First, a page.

None destructive testing NDT

The process of inspecting testing and evaluating components for differences in characteristics without destroying the serviceability of the part or system. NDT techniques are used to detect service related conditions caused by wear, fatigue, corrosion, stress or other factors that affect reliability.

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Ultrasonic Testing (UT)

In ultrasonic testing, high frequency sound waves are introduced into a material via an ultrasonic transducer connected to a UT gauge coupled to the test object by couplant, to detect imperfections. There are two methods of receiving the ultrasound waveform, reflection and attenuation.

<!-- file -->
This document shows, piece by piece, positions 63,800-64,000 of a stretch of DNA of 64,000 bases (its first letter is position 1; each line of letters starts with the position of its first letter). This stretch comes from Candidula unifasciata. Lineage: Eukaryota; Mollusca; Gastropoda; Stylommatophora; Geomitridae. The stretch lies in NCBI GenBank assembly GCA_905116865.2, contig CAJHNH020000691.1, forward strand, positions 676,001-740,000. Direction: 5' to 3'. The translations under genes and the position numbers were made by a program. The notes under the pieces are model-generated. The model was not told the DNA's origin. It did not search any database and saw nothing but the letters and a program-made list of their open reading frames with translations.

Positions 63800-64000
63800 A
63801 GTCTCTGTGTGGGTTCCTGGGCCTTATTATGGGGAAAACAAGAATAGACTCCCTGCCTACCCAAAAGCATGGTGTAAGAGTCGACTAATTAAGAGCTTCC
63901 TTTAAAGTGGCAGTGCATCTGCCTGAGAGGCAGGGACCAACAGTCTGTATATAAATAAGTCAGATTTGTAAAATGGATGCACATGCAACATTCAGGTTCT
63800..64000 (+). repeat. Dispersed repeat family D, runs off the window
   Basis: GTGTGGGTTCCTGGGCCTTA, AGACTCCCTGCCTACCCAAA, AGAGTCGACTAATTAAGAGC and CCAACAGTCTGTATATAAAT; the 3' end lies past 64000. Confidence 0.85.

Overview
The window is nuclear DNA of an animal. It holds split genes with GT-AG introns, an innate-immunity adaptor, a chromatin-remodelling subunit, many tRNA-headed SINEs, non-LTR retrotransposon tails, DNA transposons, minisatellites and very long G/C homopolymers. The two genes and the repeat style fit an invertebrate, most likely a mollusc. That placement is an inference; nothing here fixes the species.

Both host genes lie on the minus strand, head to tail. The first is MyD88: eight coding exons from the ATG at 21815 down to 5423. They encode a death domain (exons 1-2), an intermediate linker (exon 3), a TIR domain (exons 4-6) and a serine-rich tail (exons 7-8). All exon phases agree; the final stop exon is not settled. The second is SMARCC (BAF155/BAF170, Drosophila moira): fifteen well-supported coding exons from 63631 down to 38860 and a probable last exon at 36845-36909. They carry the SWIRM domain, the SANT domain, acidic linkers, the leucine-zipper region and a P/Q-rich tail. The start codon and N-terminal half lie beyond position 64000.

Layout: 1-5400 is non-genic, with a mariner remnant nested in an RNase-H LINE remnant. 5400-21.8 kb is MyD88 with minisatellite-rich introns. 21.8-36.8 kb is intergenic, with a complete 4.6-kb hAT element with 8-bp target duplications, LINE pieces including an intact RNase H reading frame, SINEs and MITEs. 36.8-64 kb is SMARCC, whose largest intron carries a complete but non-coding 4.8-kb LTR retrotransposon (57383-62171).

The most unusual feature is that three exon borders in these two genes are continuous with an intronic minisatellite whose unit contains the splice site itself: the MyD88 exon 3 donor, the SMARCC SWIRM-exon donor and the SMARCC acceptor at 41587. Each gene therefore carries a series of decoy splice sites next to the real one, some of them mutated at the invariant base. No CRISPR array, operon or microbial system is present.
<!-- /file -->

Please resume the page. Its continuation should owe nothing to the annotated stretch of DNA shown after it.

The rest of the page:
The most widely used technique reflection (or pulse-echo) mode, whereby sound is introduced into a test specimen and reflections (the echoes) coming from the internal imperfection or the part’s geometrical surfaces such as the back wall of the object are returned to the device.

The diagnostic device displays the results in the form of a signal with an amplitude representing the intensity of the reflection and the distance, representing the arrival time of the reflection.
In attenuation (or through-transmission) mode, a transmitter sends ultrasound through one surface, and a separate receiver detects the amount that reaches the other surface after traveling through the object. Imperfections or other conditions in the space between the transmitter and receiver reduce the amount of sound transmitted, and in so doing, revealing their presence. Using the couplant increases the efficiency of the process by reducing the losses in the ultrasonic wave energy due to separation between the surfaces.